Recirculation: Method, Limits, Evaluation, and Follow-Up
Recirculation is the return of dialyzed blood to the dialyzer without equilibration with the systemic arterial circulation. The technique is not recommended as a surveillance tests in grafts. However, up to one third of dysfunctional fistulae will show an increase in recirculation that may be manifested as a decrease in urea reduction ratio (URR) or Kt/V, but this occurs late.

Access recirculation in a properly cannulated access is a sign of low access blood flow192 and a marker for the presence of vascular access stenosis, particularly in fistulae. Such stenoses can be corrected, preventing underdialysis and decreasing the risk for access thrombosis.327 Access recirculation can be measured accurately by using UDT328 or conductivity.299 A K+-dilution method is more reliable than the 2-needle urea-based method and compared with UDT, has 100% sensitivity, 95% specificity, 91% positive predictive value, and 100% negative predictive value.329 In analogy to access flow measurement, glucose infusion also has been used to measure recirculation.330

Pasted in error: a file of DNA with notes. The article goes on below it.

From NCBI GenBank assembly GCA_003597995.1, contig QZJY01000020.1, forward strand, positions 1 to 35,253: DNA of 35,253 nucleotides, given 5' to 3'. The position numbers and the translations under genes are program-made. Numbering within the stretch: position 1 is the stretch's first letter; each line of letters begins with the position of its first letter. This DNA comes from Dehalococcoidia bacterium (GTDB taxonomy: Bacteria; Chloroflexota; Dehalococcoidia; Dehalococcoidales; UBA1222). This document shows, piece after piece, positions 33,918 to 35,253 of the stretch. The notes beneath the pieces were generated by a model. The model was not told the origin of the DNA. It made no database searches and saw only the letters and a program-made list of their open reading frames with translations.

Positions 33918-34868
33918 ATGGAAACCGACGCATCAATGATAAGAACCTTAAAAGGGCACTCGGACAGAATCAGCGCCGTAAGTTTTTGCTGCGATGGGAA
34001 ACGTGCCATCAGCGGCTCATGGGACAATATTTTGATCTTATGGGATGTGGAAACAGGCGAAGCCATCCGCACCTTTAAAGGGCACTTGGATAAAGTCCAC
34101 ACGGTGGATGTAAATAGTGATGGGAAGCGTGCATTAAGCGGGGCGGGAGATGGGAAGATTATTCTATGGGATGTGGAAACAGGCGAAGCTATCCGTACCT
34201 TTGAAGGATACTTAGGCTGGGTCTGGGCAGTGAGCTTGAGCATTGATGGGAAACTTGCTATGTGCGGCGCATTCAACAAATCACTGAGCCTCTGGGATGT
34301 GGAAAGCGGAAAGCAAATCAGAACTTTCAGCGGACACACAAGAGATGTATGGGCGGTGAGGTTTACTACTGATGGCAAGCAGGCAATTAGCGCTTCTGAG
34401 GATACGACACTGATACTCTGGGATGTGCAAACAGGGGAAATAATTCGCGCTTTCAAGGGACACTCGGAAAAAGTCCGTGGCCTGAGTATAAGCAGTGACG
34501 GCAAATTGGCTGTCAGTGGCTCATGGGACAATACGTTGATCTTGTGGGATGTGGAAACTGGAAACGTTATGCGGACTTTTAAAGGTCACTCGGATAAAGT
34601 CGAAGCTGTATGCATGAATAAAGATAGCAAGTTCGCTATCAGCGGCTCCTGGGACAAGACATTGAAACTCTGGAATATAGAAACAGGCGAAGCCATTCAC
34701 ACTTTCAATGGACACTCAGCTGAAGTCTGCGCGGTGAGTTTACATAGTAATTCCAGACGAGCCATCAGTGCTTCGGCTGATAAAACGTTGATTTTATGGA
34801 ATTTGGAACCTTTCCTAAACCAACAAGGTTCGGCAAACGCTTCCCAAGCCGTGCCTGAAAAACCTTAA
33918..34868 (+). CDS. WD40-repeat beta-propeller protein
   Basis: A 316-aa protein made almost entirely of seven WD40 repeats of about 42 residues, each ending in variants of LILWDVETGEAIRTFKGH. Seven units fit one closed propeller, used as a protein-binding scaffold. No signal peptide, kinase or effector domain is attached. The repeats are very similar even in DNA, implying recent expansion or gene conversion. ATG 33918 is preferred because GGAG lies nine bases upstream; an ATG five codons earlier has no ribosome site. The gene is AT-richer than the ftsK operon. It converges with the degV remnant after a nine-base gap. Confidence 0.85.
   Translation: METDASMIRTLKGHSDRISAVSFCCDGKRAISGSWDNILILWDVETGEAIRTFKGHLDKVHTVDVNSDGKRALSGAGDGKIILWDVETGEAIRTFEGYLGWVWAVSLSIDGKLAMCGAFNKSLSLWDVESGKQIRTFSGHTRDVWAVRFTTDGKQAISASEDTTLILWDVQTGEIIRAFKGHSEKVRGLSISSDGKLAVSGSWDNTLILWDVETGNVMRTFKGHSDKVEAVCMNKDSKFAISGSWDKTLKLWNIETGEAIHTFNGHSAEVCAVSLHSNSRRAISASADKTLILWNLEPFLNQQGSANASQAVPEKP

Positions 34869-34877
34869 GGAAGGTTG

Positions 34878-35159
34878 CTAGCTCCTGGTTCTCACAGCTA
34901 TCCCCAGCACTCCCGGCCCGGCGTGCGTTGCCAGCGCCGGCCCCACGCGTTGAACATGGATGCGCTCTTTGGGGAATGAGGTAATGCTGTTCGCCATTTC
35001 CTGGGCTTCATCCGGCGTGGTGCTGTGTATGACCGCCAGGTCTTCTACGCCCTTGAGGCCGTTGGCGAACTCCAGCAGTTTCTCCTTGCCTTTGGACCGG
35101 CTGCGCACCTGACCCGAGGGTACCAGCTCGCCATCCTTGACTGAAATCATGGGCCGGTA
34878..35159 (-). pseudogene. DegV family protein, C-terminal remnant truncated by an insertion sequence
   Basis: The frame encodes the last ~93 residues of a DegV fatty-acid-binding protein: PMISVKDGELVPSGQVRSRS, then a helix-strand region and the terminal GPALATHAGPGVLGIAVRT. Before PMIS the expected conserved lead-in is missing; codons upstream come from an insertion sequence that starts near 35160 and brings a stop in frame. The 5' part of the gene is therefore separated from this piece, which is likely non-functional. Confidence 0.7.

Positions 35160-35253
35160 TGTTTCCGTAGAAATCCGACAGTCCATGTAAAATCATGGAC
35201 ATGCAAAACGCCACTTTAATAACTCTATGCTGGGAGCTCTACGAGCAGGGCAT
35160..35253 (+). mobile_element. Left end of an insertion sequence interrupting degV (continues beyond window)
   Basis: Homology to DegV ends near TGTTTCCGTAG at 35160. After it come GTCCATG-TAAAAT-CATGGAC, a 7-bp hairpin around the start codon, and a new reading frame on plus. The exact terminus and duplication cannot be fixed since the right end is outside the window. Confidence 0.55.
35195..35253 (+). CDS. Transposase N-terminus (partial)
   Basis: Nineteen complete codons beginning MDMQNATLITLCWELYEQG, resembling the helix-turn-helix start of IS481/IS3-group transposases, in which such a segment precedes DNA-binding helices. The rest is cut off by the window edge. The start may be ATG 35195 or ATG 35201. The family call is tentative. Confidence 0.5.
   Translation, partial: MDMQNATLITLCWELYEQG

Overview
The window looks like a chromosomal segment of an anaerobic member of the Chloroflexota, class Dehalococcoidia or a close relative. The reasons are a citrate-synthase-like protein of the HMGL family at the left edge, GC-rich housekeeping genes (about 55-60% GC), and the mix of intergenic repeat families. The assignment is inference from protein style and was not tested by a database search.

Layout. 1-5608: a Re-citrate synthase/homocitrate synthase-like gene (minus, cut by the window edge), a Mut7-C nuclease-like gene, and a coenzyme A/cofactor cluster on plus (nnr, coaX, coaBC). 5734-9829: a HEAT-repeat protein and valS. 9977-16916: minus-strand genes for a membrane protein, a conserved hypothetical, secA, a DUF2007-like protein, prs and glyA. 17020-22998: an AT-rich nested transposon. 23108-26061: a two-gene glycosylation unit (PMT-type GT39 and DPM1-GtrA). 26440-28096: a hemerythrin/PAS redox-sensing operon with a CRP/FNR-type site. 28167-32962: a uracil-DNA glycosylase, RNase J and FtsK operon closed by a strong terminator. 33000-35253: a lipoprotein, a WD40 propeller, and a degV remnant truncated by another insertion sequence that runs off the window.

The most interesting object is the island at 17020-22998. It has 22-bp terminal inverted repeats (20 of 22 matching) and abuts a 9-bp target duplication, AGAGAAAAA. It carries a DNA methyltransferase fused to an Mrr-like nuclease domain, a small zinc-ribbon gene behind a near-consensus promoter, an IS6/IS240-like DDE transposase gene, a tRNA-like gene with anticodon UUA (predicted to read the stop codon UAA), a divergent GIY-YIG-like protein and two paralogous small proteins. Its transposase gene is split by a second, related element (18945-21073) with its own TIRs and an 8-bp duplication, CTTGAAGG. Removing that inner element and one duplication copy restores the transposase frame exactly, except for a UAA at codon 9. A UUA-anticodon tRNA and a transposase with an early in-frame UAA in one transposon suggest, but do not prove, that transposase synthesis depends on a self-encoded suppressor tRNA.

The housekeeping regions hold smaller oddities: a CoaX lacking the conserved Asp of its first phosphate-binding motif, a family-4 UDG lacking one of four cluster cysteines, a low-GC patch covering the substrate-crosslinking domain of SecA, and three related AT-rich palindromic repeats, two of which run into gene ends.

The amount of recirculation occurring with reversed needles usually is substantial (>20%), as confirmed when the tubings are deliberately reversed for access flow measurements. However, even with ideal sample timing and proper cannulation, laboratory variability in urea-based measurement methods will produce variability in calculated recirculation.331 Therefore, individual recirculation values less than 10% by using urea-based methods may be clinically unimportant. The Work Group believes that they do not prompt further evaluation. Values greater than 10% by using urea-based recirculation measurement methods require investigation.

New loop grafts are at particular risk for reversed needle placement because of a lack of familiarity with the access anatomy. When possible, an access diagram that depicts the arterial and venous limbs should be obtained from the surgeon who constructed the access to aid in proper cannulation. If not available, the anatomy can be deduced by temporarily occluding the graft at its midportion. The portion retaining a pulse is the arterial limb.

Comparison of Surveillance Methods
Accuracy and Reproducibility